I also know that anything I purchase there isn’t going to last very long. But it’s an easy buy because the risk is low to me. If it breaks (and it will), I go back in a year and get a new one.
Contrast this with something you might buy from a specialty furniture store, where skilled craftspeople with years of experience and training create one-of-a-kind pieces for your home.
You can feel the difference, can’t you? It’s in the way it’s constructed, the way it looks and in its durability.
As you’d expect, the prices are higher and the delivery time could be longer because the materials that go into it are at a premium. And you’re willing to invest in that piece because you know it’s going to last forever. It’s quality.
But those who appreciate quality will always know the value. Those who don’t, won’t ever understand (and if they do, it takes a lot of education).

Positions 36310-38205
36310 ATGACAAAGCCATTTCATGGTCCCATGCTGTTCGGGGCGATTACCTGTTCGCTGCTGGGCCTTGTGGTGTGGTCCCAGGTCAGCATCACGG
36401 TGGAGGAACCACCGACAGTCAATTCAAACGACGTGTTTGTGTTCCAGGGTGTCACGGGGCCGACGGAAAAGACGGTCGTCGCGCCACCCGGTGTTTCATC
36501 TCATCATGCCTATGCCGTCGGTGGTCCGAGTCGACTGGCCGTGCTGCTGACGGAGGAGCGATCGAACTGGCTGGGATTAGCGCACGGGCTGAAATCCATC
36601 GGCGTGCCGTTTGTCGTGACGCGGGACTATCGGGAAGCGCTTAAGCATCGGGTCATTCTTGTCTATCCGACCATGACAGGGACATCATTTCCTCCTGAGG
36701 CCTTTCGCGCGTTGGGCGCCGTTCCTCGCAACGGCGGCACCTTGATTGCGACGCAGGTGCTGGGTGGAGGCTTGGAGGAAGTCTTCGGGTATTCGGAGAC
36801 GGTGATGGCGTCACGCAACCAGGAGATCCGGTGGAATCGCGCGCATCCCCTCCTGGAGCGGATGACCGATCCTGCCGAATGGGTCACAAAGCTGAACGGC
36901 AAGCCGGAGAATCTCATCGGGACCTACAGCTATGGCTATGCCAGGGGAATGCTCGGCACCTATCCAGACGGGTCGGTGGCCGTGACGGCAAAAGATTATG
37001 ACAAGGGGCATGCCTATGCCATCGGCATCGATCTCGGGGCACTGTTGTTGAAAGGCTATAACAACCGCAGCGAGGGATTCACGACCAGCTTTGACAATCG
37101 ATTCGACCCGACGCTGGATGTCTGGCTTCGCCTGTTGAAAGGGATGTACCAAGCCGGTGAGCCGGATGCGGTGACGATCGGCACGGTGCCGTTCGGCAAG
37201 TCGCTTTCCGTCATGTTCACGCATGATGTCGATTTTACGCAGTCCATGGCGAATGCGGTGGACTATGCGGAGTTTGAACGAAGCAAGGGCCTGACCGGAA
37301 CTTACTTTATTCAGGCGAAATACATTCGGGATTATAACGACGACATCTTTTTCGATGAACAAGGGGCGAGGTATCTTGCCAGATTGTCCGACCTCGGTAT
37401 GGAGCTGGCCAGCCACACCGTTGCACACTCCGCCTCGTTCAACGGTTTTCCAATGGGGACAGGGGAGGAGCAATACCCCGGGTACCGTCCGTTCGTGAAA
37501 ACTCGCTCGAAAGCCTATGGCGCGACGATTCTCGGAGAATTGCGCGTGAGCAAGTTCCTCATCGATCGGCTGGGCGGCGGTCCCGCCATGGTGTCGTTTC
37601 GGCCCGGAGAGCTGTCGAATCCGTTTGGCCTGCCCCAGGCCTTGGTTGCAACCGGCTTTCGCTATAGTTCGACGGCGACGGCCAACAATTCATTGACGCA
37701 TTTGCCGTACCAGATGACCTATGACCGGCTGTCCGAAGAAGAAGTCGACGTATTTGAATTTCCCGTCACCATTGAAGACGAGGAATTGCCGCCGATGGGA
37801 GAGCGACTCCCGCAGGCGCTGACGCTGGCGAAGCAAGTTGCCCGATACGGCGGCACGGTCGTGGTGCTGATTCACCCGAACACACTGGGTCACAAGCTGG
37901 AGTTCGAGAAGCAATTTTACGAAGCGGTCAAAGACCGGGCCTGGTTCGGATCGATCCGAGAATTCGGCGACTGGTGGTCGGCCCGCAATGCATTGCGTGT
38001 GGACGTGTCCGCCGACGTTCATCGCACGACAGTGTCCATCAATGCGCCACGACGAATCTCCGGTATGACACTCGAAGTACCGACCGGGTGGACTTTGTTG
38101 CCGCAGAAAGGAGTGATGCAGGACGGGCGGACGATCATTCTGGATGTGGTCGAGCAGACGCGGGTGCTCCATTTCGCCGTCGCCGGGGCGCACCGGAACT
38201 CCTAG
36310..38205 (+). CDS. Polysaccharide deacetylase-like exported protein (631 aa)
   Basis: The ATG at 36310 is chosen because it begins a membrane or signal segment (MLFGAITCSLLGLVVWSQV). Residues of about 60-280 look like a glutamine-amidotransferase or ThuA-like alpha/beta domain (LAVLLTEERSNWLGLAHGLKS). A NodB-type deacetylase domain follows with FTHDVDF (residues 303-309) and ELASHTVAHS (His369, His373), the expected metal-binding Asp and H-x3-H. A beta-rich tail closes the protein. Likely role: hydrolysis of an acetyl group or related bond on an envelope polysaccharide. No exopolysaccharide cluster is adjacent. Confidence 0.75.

Cheap, poorly constructed content comes at a high price in the end. And the risk is not something that can be easily rebuilt. The risk is your business online. If you understand Google’s mission to elevate the quality of its results by getting rid of and penalizing poor-quality sites, you begin to see the risk in a different light.
And if you knowingly offer your customers a crap experience when they come to your site, what sort of reciprocity do you expect from that user? So the question is, how much are you willing to risk of your business for a deal?
Cut the Crap, Lead by Example
The problem of crap content is not just the people who buy it. It’s the people who sell it. Outsourced writers aside, there’s no reason why well-informed content creators should propagate the problem. So if you want to be part of the solution, start by weeding those bad prospects out. Don’t create content for them!